Comment 21 Kohei Takahashi 2023-03-12 13:37:53 UTC
(In reply to Marek Polacek from comment #18)
> (In reply to Barnabás Pőcze from comment #17)
> > The simple test case with std::span still triggers the warning:
> > https://gcc.godbolt.org/z/43cKxdqr3. I feel that without deeper code
> > analysis such a warning will generate too many false positives and people
> > will simply turn it off.
> 
> There really haven't been that many, except this and one with range-based
> for loops.

I think it warns many usage of zip_iterator idiom such as boost.iterator and P2321 style flat_map. Those uses tuple of references like std::tuple<T&...> by dereferencing iterator, so that any algorithms may yield this warning.
Comment 22 GCC Commits 2023-03-13 15:21:48 UTC
The trunk branch has been updated by Marek Polacek <mpolacek@gcc.gnu.org>:

https://gcc.gnu.org/g:ced122b849b8961b854053f0d1ac96983c5802e5

commit r13-6633-gced122b849b8961b854053f0d1ac96983c5802e5
Author: Marek Polacek <polacek@redhat.com>
Date:   Fri Mar 10 12:23:13 2023 -0500

    c++: suppress -Wdangling-reference for std::span [PR107532]
    
    std::span is a view and therefore should be treated as a reference
    wrapper class for the purposes of -Wdangling-reference.  I'm not sure
    there's a pattern that we could check for.
    
            PR c++/107532
    
    gcc/cp/ChangeLog:
    
            * call.cc (reference_like_class_p): Check for std::span.
    
    gcc/testsuite/ChangeLog:
    
            * g++.dg/warn/Wdangling-reference10.C: New test.
Comment 23 Marek Polacek 2023-03-13 15:53:22 UTC
(In reply to Kohei Takahashi from comment #21)
> (In reply to Marek Polacek from comment #18)
> > (In reply to Barnabás Pőcze from comment #17)
> > > The simple test case with std::span still triggers the warning:
> > > https://gcc.godbolt.org/z/43cKxdqr3. I feel that without deeper code
> > > analysis such a warning will generate too many false positives and people
> > > will simply turn it off.
> > 
> > There really haven't been that many, except this and one with range-based
> > for loops.
> 
> I think it warns many usage of zip_iterator idiom such as boost.iterator and
> P2321 style flat_map. Those uses tuple of references like std::tuple<T&...>
> by dereferencing iterator, so that any algorithms may yield this warning.

Ah, would you please have a testcase?  If that's the case and the warning can't be taught to recognize that pattern, then I think we need to move it to -Wextra.  Thanks.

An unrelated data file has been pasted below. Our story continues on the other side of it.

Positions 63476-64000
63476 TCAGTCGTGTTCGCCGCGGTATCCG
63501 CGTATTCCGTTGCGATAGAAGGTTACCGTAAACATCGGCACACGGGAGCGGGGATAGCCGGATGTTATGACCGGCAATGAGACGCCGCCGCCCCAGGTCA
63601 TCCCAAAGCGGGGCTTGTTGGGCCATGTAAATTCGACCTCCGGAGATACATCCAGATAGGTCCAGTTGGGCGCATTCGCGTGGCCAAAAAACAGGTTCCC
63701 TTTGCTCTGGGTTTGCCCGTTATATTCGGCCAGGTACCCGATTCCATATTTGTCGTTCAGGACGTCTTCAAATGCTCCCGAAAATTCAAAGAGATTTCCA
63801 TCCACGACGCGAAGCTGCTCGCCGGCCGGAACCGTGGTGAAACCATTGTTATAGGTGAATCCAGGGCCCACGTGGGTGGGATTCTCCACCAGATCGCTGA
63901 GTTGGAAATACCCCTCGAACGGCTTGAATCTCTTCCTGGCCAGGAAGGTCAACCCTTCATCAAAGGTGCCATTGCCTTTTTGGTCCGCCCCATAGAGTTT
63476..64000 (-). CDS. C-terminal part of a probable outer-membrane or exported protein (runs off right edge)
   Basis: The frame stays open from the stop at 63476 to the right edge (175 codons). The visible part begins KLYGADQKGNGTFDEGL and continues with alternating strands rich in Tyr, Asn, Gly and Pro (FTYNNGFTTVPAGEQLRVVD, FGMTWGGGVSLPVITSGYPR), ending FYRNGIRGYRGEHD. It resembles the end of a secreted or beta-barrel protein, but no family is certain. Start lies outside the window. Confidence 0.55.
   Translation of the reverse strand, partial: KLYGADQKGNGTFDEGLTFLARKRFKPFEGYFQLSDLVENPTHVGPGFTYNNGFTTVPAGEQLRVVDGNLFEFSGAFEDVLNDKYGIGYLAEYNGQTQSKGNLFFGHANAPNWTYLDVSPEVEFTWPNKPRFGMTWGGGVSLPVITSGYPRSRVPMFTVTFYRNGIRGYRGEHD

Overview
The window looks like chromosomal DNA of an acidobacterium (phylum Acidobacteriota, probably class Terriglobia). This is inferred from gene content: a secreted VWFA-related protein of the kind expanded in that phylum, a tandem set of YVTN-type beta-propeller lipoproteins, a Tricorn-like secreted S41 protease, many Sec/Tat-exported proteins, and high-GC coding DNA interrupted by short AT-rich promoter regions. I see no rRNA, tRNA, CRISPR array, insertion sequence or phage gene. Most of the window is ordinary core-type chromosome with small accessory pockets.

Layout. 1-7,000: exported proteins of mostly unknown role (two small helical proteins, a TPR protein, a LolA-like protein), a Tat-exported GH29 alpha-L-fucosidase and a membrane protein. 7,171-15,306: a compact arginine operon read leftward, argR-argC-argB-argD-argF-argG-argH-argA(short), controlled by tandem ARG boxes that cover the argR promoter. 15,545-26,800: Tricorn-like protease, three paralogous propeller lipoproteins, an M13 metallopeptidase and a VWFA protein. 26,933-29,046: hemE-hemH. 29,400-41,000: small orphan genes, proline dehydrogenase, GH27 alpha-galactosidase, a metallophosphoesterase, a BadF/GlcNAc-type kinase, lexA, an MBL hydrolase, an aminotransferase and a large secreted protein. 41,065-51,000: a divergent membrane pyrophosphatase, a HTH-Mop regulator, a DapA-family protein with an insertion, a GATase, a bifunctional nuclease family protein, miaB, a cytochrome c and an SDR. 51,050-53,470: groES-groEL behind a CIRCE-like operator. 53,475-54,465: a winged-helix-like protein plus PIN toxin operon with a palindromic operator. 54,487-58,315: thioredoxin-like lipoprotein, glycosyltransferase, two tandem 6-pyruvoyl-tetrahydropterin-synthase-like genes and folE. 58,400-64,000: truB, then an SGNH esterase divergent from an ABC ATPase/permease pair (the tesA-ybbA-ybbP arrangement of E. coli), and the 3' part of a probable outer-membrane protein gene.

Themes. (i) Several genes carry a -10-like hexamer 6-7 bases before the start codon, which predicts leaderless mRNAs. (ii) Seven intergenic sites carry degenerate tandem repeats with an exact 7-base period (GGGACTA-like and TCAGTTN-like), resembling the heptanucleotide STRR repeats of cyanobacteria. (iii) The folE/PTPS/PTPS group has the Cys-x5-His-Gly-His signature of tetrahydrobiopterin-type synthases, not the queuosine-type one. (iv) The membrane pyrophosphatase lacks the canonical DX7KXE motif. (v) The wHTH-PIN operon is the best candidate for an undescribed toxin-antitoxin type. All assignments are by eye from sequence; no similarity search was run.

Comment 24 Kohei Takahashi 2023-03-14 23:09:07 UTC
(In reply to Marek Polacek from comment #23)
> (In reply to Kohei Takahashi from comment #21)
> > (In reply to Marek Polacek from comment #18)
> > > (In reply to Barnabás Pőcze from comment #17)
> > > > The simple test case with std::span still triggers the warning:
> > > > https://gcc.godbolt.org/z/43cKxdqr3. I feel that without deeper code
> > > > analysis such a warning will generate too many false positives and people
> > > > will simply turn it off.
> > > 
> > > There really haven't been that many, except this and one with range-based
> > > for loops.
> > 
> > I think it warns many usage of zip_iterator idiom such as boost.iterator and
> > P2321 style flat_map. Those uses tuple of references like std::tuple<T&...>
> > by dereferencing iterator, so that any algorithms may yield this warning.
> 
> Ah, would you please have a testcase?  If that's the case and the warning
> can't be taught to recognize that pattern, then I think we need to move it
> to -Wextra.  Thanks.

In my flat map implementation, https://github.com/Flast/flat_map, the warning is shown here https://github.com/Flast/flat_map/blob/f7d547fd4dbde763c07eb8d35796248c41989a66/flat_map/__flat_tree.hpp#LL435C42-L435C52 . You can reproduce it by following
```
flat_map$ mkdir build
flat_map$ cd build
flat_map/build$ cmake ..
flat_map/build$ make map_tie_test_17
```

`_key_extractor` is defined here, https://github.com/Flast/flat_map/blob/f7d547fd4dbde763c07eb8d35796248c41989a66/flat_map/flat_map.hpp#L89-L90, and the iterator dereference is here, https://github.com/Flast/flat_map/blob/f7d547fd4dbde763c07eb8d35796248c41989a66/flat_map/tied_sequence.hpp#L67-L72. Hence, reduced code is like https://wandbox.org/permlink/DloAyU3dQgydo7PS, or https://wandbox.org/permlink/7fM4NDF8u1hiRMFC.
Comment 25 Marek Polacek 2023-03-16 15:51:29 UTC
Maybe it would help to say that *any* class that has a reference member is a reference-wrapper and don't warn.
Comment 26 Marek Polacek 2023-03-16 16:24:53 UTC
(In reply to Kohei Takahashi from comment #24)
> (In reply to Marek Polacek from comment #23)
> > (In reply to Kohei Takahashi from comment #21)
> > > (In reply to Marek Polacek from comment #18)
> > > > (In reply to Barnabás Pőcze from comment #17)
> > > > > The simple test case with std::span still triggers the warning:
> > > > > https://gcc.godbolt.org/z/43cKxdqr3. I feel that without deeper code
> > > > > analysis such a warning will generate too many false positives and people
> > > > > will simply turn it off.
> > > > 
> > > > There really haven't been that many, except this and one with range-based
> > > > for loops.
> > > 
> > > I think it warns many usage of zip_iterator idiom such as boost.iterator and
> > > P2321 style flat_map. Those uses tuple of references like std::tuple<T&...>
> > > by dereferencing iterator, so that any algorithms may yield this warning.
> > 
> > Ah, would you please have a testcase?  If that's the case and the warning
> > can't be taught to recognize that pattern, then I think we need to move it
> > to -Wextra.  Thanks.
> 
> In my flat map implementation, https://github.com/Flast/flat_map, the